You can customize this price list. But you can’t assign different ones to different galleries unless you’re in the professional plan.
Zenfolio also does a great job of offering options for selling photo products. You can connect to Mpix and Miller’s for prints and products. And Zenfolio also offers you the option to do self-fulfilled orders.
This means you can sell prints, collect payment, and then handle the actual printing and shipping yourself.
This is ideal if you want to offer unique or handmade products or packaging. Or if you want to use a specific lab that isn’t already connected with Zenfolio. Price lists can be customized to show a certain amount of mark-up beyond the base cost. It’s worth noting that the basic package does not allow any selling options.
The basic package for Zenfolio only allows you to purchase prints at cost. This means that you would have to handle invoicing and collecting payment directly with your clients.
Both sites allow for nearly unlimited storage but differ in terms of max picture size. Smugmug offers a larger picture and video size file with all of their plans, up to 150MB for images and up to 3GB for video.
Zenfolio, however, has a max photo file size of 64 MB and 2GB for video with their most expensive plan, the Advanced Plan.
Setting up the price lists on either site is very similar. While the setup is a bit complicated at first, it does allow you to get detailed. Zenfolio’s price list allows you to dictate the mark-up and a fixed up-charge. But it doesn’t show you the profit after commission fees.
SmugMug seems more complicated at first. But it does show you the profit after commission fees for each item on your price list. Speaking of commission fees, Smugmug charges a 15% fee on each sale, while Zenfolio charges 7%.
You can also have the prices rounded up. There are options on both sites to dictate how to round up prices when calculating base costs and commission rates.
Both Smugmug and Zenfolio offer similar possibilities when it comes to selling options. The higher level packages of both services offer options like boutique packaging, event galleries and lists, branded packaging, custom package offerings for certain galleries.
These options are fantastic if you’re a professional photographer who specialises in weddings, families, or events!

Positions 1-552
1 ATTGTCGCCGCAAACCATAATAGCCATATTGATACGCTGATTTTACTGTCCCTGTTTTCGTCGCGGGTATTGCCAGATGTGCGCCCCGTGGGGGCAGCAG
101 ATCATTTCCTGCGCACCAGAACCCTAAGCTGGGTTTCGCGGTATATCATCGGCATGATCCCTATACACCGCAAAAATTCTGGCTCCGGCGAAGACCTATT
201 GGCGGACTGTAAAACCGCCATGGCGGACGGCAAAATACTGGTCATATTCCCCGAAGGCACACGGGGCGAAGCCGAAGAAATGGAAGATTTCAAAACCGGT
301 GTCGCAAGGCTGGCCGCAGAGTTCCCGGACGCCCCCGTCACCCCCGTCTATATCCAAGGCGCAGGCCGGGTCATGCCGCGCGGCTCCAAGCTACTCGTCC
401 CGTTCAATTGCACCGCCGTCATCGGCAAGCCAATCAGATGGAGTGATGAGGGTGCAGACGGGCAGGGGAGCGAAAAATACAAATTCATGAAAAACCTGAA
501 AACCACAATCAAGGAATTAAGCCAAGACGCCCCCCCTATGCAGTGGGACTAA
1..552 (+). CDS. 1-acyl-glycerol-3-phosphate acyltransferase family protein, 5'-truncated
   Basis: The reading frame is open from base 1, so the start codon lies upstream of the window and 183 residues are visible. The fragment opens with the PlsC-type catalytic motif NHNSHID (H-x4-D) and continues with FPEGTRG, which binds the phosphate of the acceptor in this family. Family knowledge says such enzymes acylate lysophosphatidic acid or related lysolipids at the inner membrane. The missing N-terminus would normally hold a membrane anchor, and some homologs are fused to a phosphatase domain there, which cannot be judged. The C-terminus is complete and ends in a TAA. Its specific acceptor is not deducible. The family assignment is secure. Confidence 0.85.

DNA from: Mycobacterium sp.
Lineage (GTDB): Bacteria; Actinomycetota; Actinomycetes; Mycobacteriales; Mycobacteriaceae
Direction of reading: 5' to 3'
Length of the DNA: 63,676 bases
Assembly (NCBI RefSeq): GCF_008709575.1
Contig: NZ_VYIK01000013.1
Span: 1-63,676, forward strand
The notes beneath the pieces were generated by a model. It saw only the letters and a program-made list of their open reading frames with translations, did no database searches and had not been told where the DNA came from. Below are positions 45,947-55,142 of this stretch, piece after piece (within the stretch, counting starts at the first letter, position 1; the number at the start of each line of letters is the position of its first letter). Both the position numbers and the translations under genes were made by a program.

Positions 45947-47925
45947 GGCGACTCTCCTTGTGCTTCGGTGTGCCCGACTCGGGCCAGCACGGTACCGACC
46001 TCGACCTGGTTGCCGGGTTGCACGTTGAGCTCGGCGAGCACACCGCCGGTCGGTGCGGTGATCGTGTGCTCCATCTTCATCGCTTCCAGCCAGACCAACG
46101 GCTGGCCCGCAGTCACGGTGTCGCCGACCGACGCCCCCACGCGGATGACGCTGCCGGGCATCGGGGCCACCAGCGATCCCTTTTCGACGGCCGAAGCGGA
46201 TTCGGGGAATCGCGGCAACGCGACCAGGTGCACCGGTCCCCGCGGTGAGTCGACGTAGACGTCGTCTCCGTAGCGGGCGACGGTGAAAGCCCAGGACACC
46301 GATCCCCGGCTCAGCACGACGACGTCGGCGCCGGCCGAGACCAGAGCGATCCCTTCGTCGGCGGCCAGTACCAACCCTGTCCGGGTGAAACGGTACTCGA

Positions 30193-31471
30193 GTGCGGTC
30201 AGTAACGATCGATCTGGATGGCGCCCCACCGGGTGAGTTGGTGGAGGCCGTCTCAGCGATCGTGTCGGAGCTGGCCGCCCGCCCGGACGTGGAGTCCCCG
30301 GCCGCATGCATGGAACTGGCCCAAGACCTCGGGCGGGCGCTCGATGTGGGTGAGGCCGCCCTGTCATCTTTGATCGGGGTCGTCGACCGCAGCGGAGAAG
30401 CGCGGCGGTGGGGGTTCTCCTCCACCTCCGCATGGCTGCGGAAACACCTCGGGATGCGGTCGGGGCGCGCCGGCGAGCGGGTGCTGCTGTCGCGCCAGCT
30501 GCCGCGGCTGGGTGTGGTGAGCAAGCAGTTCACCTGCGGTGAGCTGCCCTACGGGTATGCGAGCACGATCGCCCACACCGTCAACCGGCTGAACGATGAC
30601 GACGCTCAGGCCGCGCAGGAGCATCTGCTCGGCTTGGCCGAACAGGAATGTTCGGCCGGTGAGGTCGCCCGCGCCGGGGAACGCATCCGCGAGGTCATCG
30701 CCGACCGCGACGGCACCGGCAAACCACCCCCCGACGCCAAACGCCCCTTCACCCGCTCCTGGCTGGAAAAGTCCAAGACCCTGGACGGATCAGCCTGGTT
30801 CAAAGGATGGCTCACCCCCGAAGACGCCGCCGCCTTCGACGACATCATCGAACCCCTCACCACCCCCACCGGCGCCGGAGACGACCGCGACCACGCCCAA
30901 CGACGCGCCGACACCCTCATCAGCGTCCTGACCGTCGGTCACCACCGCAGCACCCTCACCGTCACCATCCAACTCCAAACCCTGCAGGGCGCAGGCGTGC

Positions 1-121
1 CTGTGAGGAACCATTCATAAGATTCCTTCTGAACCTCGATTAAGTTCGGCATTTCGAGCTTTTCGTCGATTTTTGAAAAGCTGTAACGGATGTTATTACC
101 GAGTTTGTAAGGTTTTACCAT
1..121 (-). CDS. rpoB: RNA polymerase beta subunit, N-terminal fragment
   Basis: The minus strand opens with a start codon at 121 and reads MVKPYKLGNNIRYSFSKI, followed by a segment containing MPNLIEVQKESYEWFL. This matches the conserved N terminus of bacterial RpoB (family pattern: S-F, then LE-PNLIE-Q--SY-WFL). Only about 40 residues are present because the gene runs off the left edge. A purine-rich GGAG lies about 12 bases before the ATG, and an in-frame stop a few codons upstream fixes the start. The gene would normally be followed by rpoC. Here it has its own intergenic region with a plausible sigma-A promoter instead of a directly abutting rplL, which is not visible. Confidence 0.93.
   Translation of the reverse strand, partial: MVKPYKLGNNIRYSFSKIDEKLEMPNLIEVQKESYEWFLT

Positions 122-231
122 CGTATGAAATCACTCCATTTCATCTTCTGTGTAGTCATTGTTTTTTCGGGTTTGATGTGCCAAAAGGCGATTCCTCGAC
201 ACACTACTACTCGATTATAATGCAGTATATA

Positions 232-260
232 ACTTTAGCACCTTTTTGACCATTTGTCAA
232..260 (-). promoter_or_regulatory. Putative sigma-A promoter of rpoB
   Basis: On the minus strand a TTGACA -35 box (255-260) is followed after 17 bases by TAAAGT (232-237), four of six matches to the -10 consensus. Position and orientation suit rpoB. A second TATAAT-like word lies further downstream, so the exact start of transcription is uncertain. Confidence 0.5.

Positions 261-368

Other Notable Features
One of SmugMug’s big downfalls is its inability to offer an integrated blog. To do a blog you would need to connect to a third-party site, like a WordPress blog, and redirect traffic.
Zenfolio, however, offers blogging as a page type that can be added just like any other page on your site.
If, for example, you photograph weddings and blog about each one, then this could be a deal-breaker. Zenfolio’s blog pages are automatically set up to allow for posts. They show posting date, keywords, and comments.
While this is not something that stands out on all monitors, Smugmug has sharper image quality over Zenfolio. This can be seen on high-resolution monitors like an iMac with Retina 5K display. It most likely would not be noticeable on lower resolution monitors.
One final feature worth noting in Zenfolio is the ability to create triggered emails for your contacts. This allows you to tell Zenfolio to send a pre-written template email when certain actions are taken.
If a contact marks favorite photos in a gallery, you can send an email reminding them to go back and complete the purchase for prints before an order deadline.
SmugMug does let you track your contacts too. But it doesn’t have the ability to create triggered email templates for specific actions.
This can be a major benefit if your photography business depends on online print sales as an integral part of the client process!
One final feature of both Smugmug and Zenfolio is their integration into Lightroom. With the use of plugins, you can upload pictures directly from your gallery to your Smugmug or Zenfolio website.
It can feel overwhelming to compare Zenfolio vs Smugmug, but your needs will dictate which service is the best fit for you.
SmugMug seems like a better fit for portfolio sites or non-wedding event photographers. Zenfolio feels like a better fit for photographers who do weddings, family portraits, travel, or engagements.
The key differences are the blogging abilities, the commission rates, lab options for print sales, and the quality of pictures on mobile devices.
When looking at ease of use, Zenfolio and Smugmug are comparable. I felt less of a learning curve with Zenfolio, and so would lean toward using it if ease of usability is a top concern.